In the last couple of years, many sports clubs have been signing deals Universities allowing teams, coaches and athletes to have access to world-class sport scientists at the universities at an unprecedented level. Such partnerships are seen as a knowledge exchange relationship to develop players to their full potential and to improve team performance during competitions and sports seasons. Usually, sports scientists and researches shuffle their time between university and training fields, to collect data on players and analyse it to help the club with key decision making.
Over the past decade, sport science technology has advanced and changed dramatically, however the biggest game-changer as a practical application and tool is GPS technology. GPS has revolutionised most team sports where it measures every step athletes take when in training and on game day via GPS technology installed in athletes jumpers. GPS technology has shifted data analysis from pen and paper to real-time sense of how players are performing. Video is also one of the biggest data collection sources where sensors are installed on floors to measure the force players can produce during training sessions. Available self-service systems also collects medical data such as muscle strength and allow players to enter their own data which enables sports scientists to provide information and insights to coaches and also to identify weak spots and help players work on any issues before game days.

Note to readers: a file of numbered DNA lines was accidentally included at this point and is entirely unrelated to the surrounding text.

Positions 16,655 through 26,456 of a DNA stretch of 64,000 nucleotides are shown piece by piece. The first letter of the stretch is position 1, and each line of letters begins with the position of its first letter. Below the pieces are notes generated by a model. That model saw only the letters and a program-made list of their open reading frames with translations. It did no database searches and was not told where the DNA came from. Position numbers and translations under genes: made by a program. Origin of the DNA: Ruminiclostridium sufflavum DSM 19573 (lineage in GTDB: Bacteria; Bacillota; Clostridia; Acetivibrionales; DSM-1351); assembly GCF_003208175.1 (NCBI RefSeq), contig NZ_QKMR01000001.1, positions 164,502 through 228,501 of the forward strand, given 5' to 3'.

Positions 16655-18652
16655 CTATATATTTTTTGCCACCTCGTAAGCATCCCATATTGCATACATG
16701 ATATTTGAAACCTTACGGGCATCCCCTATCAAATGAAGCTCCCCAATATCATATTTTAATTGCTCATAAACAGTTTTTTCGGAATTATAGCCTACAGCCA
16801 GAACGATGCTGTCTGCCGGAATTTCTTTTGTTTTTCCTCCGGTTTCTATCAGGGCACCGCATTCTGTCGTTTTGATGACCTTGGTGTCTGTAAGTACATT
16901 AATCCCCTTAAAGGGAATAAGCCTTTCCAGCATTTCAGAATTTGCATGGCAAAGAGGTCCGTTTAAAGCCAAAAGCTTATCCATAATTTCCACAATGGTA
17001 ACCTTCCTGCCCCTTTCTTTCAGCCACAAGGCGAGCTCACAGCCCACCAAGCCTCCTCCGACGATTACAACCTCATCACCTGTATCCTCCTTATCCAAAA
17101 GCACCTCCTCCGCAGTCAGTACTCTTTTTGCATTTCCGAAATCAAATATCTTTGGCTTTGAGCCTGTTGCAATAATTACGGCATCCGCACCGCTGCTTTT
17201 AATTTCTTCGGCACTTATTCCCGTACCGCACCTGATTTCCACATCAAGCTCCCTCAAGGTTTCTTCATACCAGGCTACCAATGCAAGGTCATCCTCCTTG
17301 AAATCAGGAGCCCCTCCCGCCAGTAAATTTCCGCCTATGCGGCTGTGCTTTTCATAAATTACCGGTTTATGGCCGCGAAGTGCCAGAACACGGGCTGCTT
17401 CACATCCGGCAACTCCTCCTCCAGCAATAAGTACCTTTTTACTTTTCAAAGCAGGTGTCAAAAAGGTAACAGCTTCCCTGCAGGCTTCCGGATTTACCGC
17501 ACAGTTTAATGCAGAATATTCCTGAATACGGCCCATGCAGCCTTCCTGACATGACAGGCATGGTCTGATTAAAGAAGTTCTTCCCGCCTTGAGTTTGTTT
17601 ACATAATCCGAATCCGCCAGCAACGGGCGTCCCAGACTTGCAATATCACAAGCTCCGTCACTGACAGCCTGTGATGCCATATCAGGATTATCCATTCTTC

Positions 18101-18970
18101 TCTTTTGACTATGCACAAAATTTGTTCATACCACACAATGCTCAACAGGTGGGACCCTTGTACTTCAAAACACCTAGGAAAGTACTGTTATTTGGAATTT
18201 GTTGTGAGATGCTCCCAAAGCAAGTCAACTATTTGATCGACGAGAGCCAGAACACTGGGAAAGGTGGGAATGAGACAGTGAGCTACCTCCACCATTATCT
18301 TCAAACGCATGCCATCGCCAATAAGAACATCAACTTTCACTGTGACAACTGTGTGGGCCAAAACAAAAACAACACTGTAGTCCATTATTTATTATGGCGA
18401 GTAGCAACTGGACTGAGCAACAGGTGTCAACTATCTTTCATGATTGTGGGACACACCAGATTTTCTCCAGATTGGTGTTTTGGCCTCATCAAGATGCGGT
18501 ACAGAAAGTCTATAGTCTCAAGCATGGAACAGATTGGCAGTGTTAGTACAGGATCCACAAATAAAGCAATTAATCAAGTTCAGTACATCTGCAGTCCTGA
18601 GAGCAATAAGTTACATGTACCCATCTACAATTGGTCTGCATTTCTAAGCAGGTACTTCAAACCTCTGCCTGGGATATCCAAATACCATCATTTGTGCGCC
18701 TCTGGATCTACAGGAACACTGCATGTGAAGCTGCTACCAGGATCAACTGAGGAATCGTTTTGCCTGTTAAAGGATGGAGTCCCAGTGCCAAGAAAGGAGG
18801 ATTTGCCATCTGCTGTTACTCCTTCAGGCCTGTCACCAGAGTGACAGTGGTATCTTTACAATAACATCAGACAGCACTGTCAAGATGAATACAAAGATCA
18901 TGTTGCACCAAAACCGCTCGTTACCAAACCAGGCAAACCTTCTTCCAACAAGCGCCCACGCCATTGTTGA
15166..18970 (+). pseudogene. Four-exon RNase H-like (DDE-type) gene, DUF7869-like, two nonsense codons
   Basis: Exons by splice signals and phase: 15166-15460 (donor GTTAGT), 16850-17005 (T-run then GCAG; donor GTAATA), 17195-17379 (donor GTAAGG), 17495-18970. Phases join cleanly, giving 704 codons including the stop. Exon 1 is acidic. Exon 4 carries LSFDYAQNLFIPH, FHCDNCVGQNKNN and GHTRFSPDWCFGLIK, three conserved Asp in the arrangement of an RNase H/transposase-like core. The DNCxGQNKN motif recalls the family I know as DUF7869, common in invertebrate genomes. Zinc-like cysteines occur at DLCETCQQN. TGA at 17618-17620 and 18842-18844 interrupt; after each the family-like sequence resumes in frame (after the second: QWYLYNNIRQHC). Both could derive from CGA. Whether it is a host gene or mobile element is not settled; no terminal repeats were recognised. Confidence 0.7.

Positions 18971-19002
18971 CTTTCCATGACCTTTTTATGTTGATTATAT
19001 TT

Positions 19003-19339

Data and sports scientists have been trying to refine technology to give them exactly the data they need. One of the main advantages is taking the human error and burden out of data collection. The collected data can be used in recruiting strategies where special recruitment programs can assist clubs with selecting and recruiting the most suitable players. Collected data can also be provided to coaches on game days to assist coaches with making key decisions during the game.
Many sports clubs are starting to invest in employing full time sport scientists and it will be interesting to see how this expands around the world. This certainly means that practical applications of data aren’t just used in business, but even to train athletes of all sports and to assist clubs and coaches make strategic decisions for their players and teams.